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Department of Marketing

Facial Expression Intelligence Scale (FEIS): Recognizing and Interpreting Facial Expressions and Implications for Consumer Behavior*

 Abstract: Each time we meet a new person, we draw inferences based on our impressions. The first thing we are likely to notice is a person’s face. The face functions as one source of information, which we combine with the spoken word, body language, past experience, and the context of the situation to form judgments. Facial expressions serve as pieces of information we use to understand what another person is thinking, saying, or feeling. While there is strong support for the universality of emotion recognition, the ability to identify and interpret facial expressions varies by individual. Existing scales fail to include the dynamicity of the face. Four studies are proposed to examine the viability of the Facial Expression Intelligence Scale (FEIS) to measure individual ability to identify and interpret facial expressions. Consumer behavior implications are discussed.

Food Science and Technology

Time duration of iron-induced metallic flavor in the presence of bovine lactoferrin*

The occurrence of metallic flavor in the food and water supplies can have a detrimental effect on susceptible populations.  Metallic flavor can also be a side effect of cancer therapies and of medications for treatment of other chronic conditions that leads to decreased nutrition and, ultimately, low survival rates. The objective of this research was to decrease the perception of metallic flavor using lactoferrin, an iron-binding protein found in saliva. FaceReader and Observer, a facial recognition software widely used in criminal justice work, was evaluated as a potential tool in sensory evaluation.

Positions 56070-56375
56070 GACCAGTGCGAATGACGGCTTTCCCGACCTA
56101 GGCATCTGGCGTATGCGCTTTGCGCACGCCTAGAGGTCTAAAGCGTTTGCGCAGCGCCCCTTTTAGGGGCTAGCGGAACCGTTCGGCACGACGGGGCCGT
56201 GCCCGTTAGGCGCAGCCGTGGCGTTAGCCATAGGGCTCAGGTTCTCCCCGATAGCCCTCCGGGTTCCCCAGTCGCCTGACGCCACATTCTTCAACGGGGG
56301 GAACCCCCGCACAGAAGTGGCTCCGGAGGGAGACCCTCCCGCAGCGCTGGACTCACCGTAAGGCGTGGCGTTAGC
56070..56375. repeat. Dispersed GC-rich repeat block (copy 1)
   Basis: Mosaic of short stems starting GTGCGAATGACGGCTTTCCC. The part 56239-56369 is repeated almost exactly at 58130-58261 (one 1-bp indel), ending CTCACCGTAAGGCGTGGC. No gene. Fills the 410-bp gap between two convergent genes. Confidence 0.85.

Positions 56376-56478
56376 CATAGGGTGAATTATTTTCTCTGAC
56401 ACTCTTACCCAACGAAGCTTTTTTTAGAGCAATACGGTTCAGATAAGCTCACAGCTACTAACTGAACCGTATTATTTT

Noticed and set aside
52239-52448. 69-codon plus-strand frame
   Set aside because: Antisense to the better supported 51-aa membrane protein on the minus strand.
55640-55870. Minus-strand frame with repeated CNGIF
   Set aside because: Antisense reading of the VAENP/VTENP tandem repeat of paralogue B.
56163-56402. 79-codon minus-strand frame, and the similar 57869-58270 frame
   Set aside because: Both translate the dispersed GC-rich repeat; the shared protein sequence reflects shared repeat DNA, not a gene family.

There currently are no effective interventions to address taste and odor dysfunctions, including metallic flavor perception, which affect an increasing sector of the population. Prescribing lactoferrin tablets to cancer patients as well as to aging individuals who suffer from metallic flavor-related conditions would provide a cost-effective treatment that could promote improved nutrition.


*submitted for publication

For information on how the Teaching and Learning Lab can help enhance your research, contact:

Rick Rudd